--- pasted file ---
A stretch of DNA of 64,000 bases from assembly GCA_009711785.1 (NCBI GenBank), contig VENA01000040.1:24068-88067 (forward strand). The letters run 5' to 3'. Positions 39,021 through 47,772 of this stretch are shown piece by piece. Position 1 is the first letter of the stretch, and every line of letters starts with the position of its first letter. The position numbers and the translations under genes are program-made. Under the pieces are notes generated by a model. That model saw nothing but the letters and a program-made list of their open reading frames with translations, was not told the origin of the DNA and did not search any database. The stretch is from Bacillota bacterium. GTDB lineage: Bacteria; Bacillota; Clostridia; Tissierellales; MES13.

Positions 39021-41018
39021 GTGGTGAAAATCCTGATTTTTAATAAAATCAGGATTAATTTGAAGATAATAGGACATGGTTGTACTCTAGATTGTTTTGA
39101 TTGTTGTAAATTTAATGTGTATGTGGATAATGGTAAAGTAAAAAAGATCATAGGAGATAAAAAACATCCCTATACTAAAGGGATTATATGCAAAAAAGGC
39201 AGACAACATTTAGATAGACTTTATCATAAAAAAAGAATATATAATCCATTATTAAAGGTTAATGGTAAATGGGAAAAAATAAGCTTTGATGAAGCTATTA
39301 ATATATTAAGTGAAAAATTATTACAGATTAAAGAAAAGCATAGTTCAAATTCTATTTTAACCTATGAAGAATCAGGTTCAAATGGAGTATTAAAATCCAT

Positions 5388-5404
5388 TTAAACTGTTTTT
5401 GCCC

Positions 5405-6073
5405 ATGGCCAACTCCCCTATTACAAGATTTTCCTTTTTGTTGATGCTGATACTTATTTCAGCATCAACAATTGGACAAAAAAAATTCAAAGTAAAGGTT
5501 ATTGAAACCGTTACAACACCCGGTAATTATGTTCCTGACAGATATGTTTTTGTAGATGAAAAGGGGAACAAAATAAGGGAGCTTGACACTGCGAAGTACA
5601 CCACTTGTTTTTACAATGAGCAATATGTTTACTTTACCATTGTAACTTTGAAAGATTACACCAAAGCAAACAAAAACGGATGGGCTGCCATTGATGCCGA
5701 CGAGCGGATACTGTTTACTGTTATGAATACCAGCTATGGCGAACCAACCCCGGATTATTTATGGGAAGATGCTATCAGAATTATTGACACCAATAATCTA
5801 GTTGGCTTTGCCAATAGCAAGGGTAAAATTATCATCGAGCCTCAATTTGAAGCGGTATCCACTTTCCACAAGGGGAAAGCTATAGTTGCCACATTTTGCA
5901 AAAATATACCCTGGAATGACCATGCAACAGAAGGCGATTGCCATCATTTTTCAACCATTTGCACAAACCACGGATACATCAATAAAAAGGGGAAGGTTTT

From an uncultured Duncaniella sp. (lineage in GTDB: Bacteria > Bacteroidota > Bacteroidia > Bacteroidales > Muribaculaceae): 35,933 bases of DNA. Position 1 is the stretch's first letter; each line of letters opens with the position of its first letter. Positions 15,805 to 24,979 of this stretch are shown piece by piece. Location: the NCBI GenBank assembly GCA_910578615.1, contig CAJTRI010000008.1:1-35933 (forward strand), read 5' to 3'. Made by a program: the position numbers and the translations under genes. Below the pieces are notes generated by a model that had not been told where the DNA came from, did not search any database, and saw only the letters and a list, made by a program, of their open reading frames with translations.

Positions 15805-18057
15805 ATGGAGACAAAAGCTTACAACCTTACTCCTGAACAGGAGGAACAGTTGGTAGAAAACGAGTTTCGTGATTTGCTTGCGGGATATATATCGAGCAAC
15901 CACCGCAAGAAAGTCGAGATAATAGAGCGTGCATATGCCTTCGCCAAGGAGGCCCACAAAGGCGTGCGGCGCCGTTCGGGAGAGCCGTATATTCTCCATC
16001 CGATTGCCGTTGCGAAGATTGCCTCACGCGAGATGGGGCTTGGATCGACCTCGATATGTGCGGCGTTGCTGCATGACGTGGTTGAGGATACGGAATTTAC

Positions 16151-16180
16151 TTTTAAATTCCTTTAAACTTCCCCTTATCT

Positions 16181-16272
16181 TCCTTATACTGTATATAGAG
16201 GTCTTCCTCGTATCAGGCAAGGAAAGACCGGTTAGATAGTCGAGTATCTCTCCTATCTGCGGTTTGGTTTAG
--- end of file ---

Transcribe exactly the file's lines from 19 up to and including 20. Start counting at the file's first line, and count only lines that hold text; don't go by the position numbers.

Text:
15805 ATGGAGACAAAAGCTTACAACCTTACTCCTGAACAGGAGGAACAGTTGGTAGAAAACGAGTTTCGTGATTTGCTTGCGGGATATATATCGAGCAAC
15901 CACCGCAAGAAAGTCGAGATAATAGAGCGTGCATATGCCTTCGCCAAGGAGGCCCACAAAGGCGTGCGGCGCCGTTCGGGAGAGCCGTATATTCTCCATC